I've also used lasground_new for general classification, but I tend to use lasground because of this video, where Martin says lasground_new was written for a specific case of an urban area next to mountains. The case that made him create lasground_new was an area in the Philippines.
It's near the beginning of this video:https://www.youtube.com/watch?v=NlwkSv0BuQU&li...
If you read the lasground_new readme file, it only says, "This is a totally redesigned version of lasground that handles complicated terrain much better where there are steep mountains nearby urban areas with many buildings."
But it doesn't say to not use it elsewhere. So it's confusing, and I'm not 100% sure myself.
I had two really difficult "large tree" areas where I spent significant time reclassifying the lidar. Big Basin Redwoods State Park in California had remarkably few ground points under the dense canopy areas. I don't think reclassiying helped much. The other area I had big trouble with was a large tree area north of Wellington, NZ. The problem there was that the limits of the free version of lastools prevented me from improving the original classification. I had to tile at 250m or 500m, and lasground really needed to process across the whole area to produce good results. I can't remember if I accepted the reduction in data lastools imposes when you exceed the point count. I couldn't improve on the original classification done by the professionals. Usually if you have a few buildings classified as ground you can improve on it.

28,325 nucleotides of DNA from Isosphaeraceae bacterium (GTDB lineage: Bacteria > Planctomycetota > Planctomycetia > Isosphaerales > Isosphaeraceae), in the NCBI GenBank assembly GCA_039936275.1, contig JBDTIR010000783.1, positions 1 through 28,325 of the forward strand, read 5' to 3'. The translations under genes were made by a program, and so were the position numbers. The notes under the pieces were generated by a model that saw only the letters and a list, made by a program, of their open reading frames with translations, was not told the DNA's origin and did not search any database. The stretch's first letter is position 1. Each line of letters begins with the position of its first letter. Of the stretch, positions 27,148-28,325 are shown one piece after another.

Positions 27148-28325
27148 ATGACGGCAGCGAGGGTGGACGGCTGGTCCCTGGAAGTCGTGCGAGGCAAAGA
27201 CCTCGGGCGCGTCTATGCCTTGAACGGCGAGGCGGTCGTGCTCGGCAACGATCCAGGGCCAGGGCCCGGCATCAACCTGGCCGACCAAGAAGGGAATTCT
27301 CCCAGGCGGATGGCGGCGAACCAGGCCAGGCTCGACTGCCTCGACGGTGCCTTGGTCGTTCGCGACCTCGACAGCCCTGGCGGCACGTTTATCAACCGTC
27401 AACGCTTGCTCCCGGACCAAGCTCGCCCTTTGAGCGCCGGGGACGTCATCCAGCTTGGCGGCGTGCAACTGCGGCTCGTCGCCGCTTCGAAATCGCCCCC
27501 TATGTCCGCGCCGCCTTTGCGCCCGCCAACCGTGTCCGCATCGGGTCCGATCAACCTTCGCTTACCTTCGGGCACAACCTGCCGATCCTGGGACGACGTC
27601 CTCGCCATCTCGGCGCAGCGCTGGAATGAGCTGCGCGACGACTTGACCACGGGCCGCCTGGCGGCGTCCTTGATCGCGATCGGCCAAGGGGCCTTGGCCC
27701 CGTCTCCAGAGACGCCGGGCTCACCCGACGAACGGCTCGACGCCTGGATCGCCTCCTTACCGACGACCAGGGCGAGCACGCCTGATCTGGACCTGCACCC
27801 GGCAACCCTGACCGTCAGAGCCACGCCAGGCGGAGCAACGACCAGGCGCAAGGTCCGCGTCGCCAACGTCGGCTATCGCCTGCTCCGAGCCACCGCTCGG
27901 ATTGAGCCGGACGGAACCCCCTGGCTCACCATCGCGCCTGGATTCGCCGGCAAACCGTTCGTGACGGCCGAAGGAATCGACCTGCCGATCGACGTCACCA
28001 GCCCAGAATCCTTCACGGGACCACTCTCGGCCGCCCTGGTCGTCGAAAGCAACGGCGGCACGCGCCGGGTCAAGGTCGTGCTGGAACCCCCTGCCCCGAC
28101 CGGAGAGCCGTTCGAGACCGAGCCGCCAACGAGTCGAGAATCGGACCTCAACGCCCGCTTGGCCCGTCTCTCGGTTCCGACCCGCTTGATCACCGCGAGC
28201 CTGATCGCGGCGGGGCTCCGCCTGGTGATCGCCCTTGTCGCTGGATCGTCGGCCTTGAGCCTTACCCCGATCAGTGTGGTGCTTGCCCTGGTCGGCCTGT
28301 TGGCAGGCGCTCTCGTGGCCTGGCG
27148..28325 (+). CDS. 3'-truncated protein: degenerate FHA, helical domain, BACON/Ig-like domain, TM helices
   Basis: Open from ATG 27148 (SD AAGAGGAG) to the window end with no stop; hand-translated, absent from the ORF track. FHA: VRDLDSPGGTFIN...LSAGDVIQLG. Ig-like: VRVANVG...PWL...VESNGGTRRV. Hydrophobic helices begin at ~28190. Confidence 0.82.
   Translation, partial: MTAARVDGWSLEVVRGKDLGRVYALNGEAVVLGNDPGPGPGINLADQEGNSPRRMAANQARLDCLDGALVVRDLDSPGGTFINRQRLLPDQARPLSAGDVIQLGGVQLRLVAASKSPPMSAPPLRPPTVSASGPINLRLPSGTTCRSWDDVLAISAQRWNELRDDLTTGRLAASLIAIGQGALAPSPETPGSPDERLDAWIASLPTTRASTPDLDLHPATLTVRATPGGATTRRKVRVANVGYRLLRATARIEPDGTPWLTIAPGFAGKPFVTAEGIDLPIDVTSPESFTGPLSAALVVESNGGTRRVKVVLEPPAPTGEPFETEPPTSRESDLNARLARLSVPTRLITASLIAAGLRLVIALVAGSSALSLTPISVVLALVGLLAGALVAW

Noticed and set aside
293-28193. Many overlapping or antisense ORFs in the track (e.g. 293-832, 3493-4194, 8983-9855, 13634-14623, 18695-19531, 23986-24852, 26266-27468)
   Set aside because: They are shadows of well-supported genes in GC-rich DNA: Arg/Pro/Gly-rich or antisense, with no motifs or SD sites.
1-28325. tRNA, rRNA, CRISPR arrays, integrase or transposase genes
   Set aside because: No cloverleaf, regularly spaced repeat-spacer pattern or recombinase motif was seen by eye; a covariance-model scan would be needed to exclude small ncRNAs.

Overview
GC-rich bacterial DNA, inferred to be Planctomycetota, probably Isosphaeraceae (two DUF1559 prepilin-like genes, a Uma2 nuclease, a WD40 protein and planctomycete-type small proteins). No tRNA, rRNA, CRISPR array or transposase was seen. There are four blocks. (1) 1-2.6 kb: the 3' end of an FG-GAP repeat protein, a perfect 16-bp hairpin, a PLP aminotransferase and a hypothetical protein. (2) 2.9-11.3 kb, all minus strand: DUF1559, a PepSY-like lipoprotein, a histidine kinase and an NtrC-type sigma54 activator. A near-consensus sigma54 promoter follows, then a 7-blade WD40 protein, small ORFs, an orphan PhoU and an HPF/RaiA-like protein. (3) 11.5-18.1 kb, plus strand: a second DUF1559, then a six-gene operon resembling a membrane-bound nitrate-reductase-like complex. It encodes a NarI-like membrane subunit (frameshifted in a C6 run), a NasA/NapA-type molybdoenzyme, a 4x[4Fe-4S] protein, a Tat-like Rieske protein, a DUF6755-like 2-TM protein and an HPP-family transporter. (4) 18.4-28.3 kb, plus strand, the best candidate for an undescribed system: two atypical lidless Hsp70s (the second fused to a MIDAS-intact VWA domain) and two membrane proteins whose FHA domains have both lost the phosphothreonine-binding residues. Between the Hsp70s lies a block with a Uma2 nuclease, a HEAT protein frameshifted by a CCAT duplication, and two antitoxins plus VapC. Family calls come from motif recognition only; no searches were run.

The other place where the free limits were impossible to work around was classifyng ground points in the "dense point cloud" output of drone mapping outputs. There are hundreds or thousands of points per square meter, and you're stuck with a ~250m tile and a bounding box limit that prevents you from having good results---but only in the areas with forest. In lawn areas with trees that don't touch, the results were very good. (I don't remember exactly, but I recall that I used a 300m tile with a 100m bounding box, so only a 100m x 100m tile was the output of running each 300m x 300m tile, and the run time was very long because 8/9ths of each tile was clipped. I think you specify the "clipped size" of the tile and an additional bounding box "border", and lastools won't let you specify a bounding box bigger than the inside. I wanted to run a 64-m tile with a 128m bounding box, and it won't let you. I think I was using a 25m or 50m step, and my theory was you wanted at least 3x the step size as the bounding box---so if you used a step of 50m, you'd want a bounding box of at least 150m. I think I just accepted the loss of data and processed it as one big file.